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Remembering My Childhood Social Awkwardness as a Mom With Autism

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I haven’t had much time for self-reflection until just recently. While talking with my daughter about social interactions at school that were puzzling her, I began to take a step back into my inner self, and boy did the memories come flooding back.

At times when I am talking with my children or while I am managing one of L’s meltdowns or talking with the little superheroes’ therapists and specialists, I am able to take a step back and I have flashbacks to my childhood, teenage years and even memories of when I was a young adult. So much of my life has begun to make sense now that I have two children on the autism spectrum. In the last 18 months or so, I have had a lot of “a ha” moments.

As a child and a teenager I knew that I was different, I just didn’t know what the issue was. As a teenager and young adult, I always felt socially awkward. I craved acceptance and understanding from my peers, but it felt as though I never seemed to be truly accepted for who I was.

I was seen as the weird one. The odd one. And at times I felt very isolated from those around me. And those peers who I was most desperate to impress eventually excluded me one way or another, either intentionally or unintentionally.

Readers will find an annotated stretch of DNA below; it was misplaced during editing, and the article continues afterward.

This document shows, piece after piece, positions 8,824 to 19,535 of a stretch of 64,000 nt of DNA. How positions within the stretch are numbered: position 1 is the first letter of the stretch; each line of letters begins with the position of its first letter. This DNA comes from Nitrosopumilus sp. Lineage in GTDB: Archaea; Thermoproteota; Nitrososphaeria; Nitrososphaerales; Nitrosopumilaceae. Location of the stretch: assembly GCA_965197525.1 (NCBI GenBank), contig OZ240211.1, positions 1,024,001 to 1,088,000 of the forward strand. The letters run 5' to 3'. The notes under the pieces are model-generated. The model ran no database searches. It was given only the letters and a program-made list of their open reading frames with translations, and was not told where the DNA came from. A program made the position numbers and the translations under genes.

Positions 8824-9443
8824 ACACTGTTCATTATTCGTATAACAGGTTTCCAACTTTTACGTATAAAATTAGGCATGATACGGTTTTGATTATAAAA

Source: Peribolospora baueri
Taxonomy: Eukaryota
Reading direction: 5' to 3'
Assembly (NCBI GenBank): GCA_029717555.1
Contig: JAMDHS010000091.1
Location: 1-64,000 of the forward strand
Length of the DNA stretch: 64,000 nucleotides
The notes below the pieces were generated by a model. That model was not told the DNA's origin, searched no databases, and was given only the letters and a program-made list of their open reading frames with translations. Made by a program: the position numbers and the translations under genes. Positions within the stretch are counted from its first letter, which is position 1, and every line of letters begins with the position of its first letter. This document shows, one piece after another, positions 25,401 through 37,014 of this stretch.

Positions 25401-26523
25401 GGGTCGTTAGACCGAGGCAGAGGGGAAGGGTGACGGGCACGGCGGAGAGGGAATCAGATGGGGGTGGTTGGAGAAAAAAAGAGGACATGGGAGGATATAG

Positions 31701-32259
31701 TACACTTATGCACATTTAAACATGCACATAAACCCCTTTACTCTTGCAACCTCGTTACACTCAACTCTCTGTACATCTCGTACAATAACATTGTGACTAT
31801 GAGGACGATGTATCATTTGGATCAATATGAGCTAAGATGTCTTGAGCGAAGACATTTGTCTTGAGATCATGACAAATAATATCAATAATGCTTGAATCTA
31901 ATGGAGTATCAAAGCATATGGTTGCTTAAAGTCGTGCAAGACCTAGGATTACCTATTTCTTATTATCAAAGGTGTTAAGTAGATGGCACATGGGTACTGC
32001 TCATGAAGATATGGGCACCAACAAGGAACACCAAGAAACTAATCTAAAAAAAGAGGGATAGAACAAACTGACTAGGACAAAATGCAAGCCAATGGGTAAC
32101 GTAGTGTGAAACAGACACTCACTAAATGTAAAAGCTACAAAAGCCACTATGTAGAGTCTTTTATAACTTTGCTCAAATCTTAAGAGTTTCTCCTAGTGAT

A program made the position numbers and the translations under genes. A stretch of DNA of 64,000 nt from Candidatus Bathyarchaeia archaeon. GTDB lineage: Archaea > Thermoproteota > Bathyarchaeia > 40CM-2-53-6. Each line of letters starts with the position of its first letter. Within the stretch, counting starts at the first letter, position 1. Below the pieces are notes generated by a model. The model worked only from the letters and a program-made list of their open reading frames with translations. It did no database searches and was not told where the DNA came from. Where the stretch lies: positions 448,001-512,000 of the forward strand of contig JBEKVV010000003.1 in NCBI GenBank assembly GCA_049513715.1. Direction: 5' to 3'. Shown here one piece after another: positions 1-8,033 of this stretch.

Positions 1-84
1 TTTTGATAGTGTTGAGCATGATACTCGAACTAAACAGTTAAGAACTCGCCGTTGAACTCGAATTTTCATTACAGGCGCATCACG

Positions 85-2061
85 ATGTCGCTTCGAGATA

I was laughed at. I was bullied.

I always struggled as a teenager to understand why my peers said the things they said, and I struggled to understand their actions. Why does someone say that they are your friend but then act the complete opposite? Why do people say one thing, but mean the opposite?

I became a master at reading other people to ascertain who I would or wouldn’t open up to, and this was due to an overwhelming fear of being ridiculed or ostracized. But by my late teenage years, this skill would fail me on a regular basis when I would begin to open up to people, and then be burnt by them within what seemed like a matter of minutes. So my solution was to steer clear of and avoid those I didn’t understand. The only issue with this solution is that becoming a hermit at the age of 17 isn’t good for your mental or emotional well-being.

Engaging in conversations were always an effort for me as a teenager. I’d have a tremendous feeling of trepidation leading into every single conversation. I preferred to be alone in my thoughts. I was often alone in my thoughts.

I found navigating the politics of social groups and gatherings extremely challenging. Even in my 20s and 30s, this was a challenging task for me to actively participate in. Social settings have always, and still do at times, provoked my anxiety into action. What felt like a million questions would flood my brain and cause my anxiety to go into overdrive.

How do I act? What do I say? How do I take the first step into a conversation? Do they think I am weird? Do they like me? Did I just say something “stupid?” Do they now hate me? Am I missing any social cues that make them think I am weird? What social cues am I meant to be looking for? Oh god, am I staring at them? At what point can I leave?